exactly-once. See below.
== Anatomy of a Proton application
{Qpid::Proton::Container} is the top-level object in a Proton application. A
client uses {Qpid::Proton::Container#connect} to establish connections. A server
uses {Qpid::Proton::Container#listen} to accept connections.
Proton is an event-driven library. You implement one or more _handlers_ which
subclass {Qpid::Proton::MessagingHandler MessagingHandler} and override
functions to handle AMQP events, such as {Qpid::Proton::MessagingHandler#on_message
#on_message}. Each connection is associated with a handler for its
events. {Qpid::Proton::Container#run} polls all connections and listeners and
calls the event handling functions on your handlers.
A multi-threaded application can call {Qpid::Proton::Container#run} in more than
one thread, the container will use all the {Qpid::Proton::Container#run #run}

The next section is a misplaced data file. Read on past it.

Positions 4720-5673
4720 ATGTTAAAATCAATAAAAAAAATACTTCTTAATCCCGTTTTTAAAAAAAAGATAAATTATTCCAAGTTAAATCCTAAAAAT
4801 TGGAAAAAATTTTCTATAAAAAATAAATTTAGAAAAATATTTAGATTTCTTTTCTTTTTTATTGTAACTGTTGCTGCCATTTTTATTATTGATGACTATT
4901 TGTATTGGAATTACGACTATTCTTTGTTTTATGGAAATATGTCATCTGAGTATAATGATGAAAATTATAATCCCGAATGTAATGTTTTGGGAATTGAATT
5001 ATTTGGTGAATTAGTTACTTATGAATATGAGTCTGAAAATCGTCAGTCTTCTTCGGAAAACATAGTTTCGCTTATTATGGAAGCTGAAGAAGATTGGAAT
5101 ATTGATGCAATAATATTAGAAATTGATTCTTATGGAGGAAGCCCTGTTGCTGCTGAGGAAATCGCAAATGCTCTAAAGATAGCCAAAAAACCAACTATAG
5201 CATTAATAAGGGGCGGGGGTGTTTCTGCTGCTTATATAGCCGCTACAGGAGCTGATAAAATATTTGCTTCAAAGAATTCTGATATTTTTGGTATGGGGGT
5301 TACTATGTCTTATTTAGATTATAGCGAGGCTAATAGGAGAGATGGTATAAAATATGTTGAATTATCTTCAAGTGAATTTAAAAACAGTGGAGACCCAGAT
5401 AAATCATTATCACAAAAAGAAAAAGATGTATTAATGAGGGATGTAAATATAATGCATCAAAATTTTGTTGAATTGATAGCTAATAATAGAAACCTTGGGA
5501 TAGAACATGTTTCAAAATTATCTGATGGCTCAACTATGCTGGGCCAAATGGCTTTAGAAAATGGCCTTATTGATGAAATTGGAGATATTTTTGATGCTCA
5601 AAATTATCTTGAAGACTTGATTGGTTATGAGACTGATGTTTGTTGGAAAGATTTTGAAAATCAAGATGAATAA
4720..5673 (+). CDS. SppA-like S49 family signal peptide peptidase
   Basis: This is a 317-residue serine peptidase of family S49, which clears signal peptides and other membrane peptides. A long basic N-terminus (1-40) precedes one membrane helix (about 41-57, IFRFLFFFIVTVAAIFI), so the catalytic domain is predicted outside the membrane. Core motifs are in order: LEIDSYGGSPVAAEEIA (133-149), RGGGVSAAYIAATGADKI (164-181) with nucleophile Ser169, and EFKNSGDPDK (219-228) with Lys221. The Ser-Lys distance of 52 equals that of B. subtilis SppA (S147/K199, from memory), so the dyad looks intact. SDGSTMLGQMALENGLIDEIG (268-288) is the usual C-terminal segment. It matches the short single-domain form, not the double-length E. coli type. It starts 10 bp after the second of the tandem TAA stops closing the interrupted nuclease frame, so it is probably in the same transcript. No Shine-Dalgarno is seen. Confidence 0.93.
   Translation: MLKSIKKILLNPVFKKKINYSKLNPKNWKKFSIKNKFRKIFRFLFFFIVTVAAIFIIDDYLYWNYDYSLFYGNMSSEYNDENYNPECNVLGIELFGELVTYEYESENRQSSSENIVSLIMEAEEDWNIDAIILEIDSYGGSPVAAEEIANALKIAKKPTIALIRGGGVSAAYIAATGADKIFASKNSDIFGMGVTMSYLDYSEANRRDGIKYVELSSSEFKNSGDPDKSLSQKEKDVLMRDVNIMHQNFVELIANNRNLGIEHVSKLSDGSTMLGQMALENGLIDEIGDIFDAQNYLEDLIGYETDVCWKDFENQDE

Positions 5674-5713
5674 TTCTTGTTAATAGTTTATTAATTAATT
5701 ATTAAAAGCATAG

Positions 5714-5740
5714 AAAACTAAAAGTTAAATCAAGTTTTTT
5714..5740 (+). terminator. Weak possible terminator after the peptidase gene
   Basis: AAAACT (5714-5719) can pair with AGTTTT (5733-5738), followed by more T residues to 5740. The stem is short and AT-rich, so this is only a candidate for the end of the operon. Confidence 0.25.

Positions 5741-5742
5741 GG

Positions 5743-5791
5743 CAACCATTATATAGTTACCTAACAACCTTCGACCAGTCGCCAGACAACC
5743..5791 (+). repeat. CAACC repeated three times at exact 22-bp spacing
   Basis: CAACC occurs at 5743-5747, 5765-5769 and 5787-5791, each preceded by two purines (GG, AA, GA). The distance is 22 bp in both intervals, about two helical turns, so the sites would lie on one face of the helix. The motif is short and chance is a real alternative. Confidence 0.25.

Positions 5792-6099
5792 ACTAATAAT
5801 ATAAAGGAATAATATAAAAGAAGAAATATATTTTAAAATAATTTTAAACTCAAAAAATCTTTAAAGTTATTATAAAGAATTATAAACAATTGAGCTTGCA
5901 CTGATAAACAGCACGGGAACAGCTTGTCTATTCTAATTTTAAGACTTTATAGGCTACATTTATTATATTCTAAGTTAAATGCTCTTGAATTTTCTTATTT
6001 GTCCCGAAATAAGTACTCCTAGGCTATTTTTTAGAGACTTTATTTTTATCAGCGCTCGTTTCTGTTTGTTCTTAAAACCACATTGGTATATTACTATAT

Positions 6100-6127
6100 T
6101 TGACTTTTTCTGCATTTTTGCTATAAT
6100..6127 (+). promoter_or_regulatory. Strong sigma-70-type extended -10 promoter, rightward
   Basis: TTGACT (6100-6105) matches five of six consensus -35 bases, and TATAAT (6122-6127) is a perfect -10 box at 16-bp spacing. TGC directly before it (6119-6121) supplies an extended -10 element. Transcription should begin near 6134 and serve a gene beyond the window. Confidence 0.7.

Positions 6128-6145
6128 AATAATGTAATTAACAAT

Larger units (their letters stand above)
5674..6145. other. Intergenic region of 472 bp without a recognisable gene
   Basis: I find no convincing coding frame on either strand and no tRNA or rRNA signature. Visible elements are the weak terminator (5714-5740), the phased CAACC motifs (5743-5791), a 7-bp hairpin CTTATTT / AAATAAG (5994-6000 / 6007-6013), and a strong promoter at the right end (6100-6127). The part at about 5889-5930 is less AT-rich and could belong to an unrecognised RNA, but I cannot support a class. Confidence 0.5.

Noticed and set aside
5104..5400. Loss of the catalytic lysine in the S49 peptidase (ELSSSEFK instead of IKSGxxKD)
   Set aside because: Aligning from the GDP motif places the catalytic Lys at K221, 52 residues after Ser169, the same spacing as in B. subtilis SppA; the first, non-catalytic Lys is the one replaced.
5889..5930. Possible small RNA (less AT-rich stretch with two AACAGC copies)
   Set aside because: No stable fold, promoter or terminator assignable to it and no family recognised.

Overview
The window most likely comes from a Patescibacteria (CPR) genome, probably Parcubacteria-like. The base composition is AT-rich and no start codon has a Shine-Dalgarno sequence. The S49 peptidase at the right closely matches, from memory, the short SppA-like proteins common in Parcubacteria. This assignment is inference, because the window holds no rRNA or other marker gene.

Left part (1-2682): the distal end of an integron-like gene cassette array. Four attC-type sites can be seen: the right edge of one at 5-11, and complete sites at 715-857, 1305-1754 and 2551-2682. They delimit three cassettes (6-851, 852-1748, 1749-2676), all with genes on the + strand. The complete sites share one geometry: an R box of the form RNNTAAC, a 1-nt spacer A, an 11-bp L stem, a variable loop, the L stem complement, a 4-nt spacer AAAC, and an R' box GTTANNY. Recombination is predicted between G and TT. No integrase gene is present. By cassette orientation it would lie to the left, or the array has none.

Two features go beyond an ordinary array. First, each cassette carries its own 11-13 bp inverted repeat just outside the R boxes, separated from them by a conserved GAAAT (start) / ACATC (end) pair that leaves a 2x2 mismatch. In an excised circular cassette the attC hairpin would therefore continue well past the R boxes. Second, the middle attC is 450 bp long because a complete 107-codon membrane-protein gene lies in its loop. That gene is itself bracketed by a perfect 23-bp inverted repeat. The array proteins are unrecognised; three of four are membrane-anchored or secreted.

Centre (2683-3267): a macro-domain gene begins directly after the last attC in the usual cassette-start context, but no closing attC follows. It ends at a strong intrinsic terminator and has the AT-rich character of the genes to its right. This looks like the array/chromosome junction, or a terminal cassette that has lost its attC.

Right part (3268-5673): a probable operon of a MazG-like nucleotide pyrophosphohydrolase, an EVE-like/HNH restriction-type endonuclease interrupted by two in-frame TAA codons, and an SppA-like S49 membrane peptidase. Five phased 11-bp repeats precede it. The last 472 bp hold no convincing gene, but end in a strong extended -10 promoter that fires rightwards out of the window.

threads as a thread pool to dispatch events.
== Sources and targets
Every link has two addresses, _source_ and _target_. The most common pattern for
using these addresses is as follows:
When a client creates a {Qpid::Proton::Receiver Receiver} link, it sets the
_source_ address. This means "I want to receive messages from this source". This
is often referred to as "subscribing" to the source. When a client creates a
{Qpid::Proton::Sender Sender} link, it sets the _target_ address. This means "I
want to send to this target".
In the case of a broker, the source or target usually refers to a queue or
topic. In general they can refer to any AMQP-capable node.
In the request-response pattern, a request message carries a reply-to address
for the response message. This can be any AMQP address, but it is often useful
to create a temporary address for the response message. The client creates a
receiver with no source address and the dynamic flag set. The server generates a
unique source address for the receiver, which is discarded when the link
closes. The client uses this source address as the reply-to when it sends the
request, so the response is delivered to the client's receiver.
The server_direct.cpp example shows how to implement a request-response server.
== Settling a Message Transfer